a) Types of evaluations: There are different types of evaluations available depending on the questions that need to be answered. Some examples are:

  • Impact evaluations answer the question, “Does the programme work (what difference does it make to outcomes and impacts, and for whom)?”
  • Economic evaluations tell us whether the effects of an intervention are worth its costs.
  • Process evaluations tell us how, why and under what conditions the programme works.
  • Formative evaluations help us understand how to improve the project for the context in which it is to be implemented.

b) Who does them? Agencies that funders can use include 3ie, J-PAL, Oxford Policy Management, Indian Institute of Human Settlements and Population Council.

To ensure that this 10 percent is used effectively, funders must go beyond logic and results frameworks. They must insist that proposals include theory of change, monitoring and evaluation plans, the strategy to use the evidence generated, as well as details around senior M&E talent at the organisation.

3. Ensure that the evidence generated through the project is used for the organisation as a whole.

Insights generated through evaluation are useful not only for project-related decision making but also for organisation-level strategic planning, advocacy and fundraising.

To this end, implementers can develop dashboards, score cards and policy briefs based on their monitoring and evaluation results, and build platforms to discuss their implications for policy and programming.

This ensures the organisation becomes more robust and sustainable over the longer term, which is an important factor that funders like to consider.

The risks of not investing in evidence

Longstanding development funders like the Government of India, USAID, DFID, the World Bank and UN agencies (and a few new ones like the Bill and Melinda Gates Foundation) have invested in building evidence on the impact of their funding and are using this to drive future investments.

If the new development players do not take these measures, they run the risk of wasting their resources on projects that do not change people’s lives for the better or ones that are not scalable. Even if their projects do have an impact, they will lack any robust evidence to demonstrate that. This further curtails organisations’ ability to advocate for scale and influence policy, which ultimately gets in the way of the sustainability of not just the organisation but also the impact on the people reached.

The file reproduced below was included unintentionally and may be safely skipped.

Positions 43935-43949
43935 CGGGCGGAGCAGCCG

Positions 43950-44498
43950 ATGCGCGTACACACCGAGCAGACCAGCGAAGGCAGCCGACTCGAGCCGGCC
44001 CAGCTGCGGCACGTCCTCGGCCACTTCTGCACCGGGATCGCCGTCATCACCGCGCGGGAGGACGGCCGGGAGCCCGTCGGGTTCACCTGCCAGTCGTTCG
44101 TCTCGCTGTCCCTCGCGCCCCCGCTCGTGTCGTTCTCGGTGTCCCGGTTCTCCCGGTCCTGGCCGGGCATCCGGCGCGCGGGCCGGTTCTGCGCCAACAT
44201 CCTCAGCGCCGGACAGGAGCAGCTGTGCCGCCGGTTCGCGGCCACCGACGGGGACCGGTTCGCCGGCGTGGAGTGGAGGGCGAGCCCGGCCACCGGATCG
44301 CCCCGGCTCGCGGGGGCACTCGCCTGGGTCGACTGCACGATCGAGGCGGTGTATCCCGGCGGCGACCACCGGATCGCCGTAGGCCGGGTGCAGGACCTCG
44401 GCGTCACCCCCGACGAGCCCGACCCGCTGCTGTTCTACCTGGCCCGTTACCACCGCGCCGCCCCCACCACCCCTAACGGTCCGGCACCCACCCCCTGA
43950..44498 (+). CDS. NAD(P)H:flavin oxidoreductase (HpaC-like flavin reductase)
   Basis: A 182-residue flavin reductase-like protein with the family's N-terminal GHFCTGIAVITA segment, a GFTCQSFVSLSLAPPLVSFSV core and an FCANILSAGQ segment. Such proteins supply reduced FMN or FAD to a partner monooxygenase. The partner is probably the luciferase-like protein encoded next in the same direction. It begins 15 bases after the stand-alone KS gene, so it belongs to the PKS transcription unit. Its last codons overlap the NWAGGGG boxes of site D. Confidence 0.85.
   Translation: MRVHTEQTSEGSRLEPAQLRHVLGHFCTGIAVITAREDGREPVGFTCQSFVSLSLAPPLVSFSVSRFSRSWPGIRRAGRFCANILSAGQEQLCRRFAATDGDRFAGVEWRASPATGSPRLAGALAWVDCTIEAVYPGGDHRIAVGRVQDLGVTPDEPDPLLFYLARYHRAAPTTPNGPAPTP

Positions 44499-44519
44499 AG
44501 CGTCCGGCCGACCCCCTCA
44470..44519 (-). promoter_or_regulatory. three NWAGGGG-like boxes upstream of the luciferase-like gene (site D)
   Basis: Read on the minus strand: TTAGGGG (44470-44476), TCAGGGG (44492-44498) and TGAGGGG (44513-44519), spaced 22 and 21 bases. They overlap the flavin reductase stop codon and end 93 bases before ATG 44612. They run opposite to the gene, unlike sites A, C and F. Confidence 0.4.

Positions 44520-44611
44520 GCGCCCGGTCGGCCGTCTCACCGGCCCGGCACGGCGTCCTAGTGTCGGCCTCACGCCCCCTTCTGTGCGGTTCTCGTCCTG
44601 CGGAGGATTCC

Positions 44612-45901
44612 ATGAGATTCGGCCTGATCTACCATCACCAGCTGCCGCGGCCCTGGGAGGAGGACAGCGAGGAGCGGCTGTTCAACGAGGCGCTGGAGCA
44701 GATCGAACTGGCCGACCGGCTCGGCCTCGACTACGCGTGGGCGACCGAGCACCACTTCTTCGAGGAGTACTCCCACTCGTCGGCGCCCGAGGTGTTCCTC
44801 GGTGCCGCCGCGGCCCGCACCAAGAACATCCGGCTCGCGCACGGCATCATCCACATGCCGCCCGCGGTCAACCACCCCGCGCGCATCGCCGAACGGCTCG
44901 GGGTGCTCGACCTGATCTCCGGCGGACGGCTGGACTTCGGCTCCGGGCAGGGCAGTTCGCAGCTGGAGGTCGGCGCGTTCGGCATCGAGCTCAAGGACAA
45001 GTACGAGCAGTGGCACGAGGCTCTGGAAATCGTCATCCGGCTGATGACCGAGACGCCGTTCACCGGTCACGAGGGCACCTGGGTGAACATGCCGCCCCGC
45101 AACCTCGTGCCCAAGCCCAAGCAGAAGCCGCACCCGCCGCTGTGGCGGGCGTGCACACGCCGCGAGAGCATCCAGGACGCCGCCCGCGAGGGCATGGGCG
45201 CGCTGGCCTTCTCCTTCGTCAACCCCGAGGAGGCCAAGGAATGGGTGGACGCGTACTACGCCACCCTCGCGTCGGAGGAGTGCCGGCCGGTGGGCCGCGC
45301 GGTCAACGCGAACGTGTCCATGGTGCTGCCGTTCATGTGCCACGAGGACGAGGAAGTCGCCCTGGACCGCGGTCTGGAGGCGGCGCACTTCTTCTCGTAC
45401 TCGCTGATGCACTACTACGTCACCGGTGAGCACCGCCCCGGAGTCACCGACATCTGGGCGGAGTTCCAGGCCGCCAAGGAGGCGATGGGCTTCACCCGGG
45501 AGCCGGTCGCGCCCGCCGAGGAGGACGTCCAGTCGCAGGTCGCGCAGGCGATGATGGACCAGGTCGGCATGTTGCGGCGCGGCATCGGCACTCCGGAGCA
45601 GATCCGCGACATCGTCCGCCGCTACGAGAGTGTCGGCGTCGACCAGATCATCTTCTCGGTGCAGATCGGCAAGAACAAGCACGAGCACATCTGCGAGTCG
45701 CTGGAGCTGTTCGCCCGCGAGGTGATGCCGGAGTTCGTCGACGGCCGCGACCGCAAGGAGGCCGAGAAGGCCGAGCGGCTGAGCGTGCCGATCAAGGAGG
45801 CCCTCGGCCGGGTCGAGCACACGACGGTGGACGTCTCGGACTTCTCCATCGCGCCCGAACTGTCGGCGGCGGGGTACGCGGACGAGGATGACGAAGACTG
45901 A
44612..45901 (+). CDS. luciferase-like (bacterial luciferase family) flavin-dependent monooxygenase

*The artwork above is courtesy of the nonprofit Aseema. For more information, please click here.


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Shubh Sharma

Shubh Sharma

Shubh Sharma is the Senior Programme Officer, Results and Learning, with the Aga Khan Foundation in India. In this role, she leads measurement, evaluation, learning and strategy for the Foundation in India across the sectors of agriculture, livelihoods, health, education, early childhood development and governance. Before this, she was a Manager with the Dasra Adolescent Collaborative. She has worked in evaluation and policy research for around ten years with a focus on women’s livelihoods, education and well-being.

1 Comment

  1. Mishik Sharma Reply

    This is an article that draws attention to an issue that gets sidelined again and again. Studying hard evidence of change must be at the core of continuing funding. Many funding organizations focus on ‘reach’, without seriously studying the impact of their pilot interventions, if any. This is understandable, since many funding organizations (philanthropic or otherwise) are undoubtedly of noble intentions, and are appalled by the distresses they see, and hence make decisions based on goodwill and emotional biases, rather than on evidence, as to what and where to fund. However, of late, we’re seeing an increase of monitoring & evaluation (M&E) components in programs. In fact, M&E as a concept and practice has expanded into monitoring, evaluation, research, & learning – MERL (eg, ActionAid) and monitoring, evaluation, accountability, & learning – MEAL (eg, Oxfam). Many funding organizations, desirous of precise impacts of their investments, are insisting on M&E staff as part of the project team of the NGO, in addition to their own M&E staff. I personally believe it’s a step in the right direction. This way the project team becomes akin to an action researcher — doing, learning, reviewing, planning in a cycle for better and improved impact on the target group.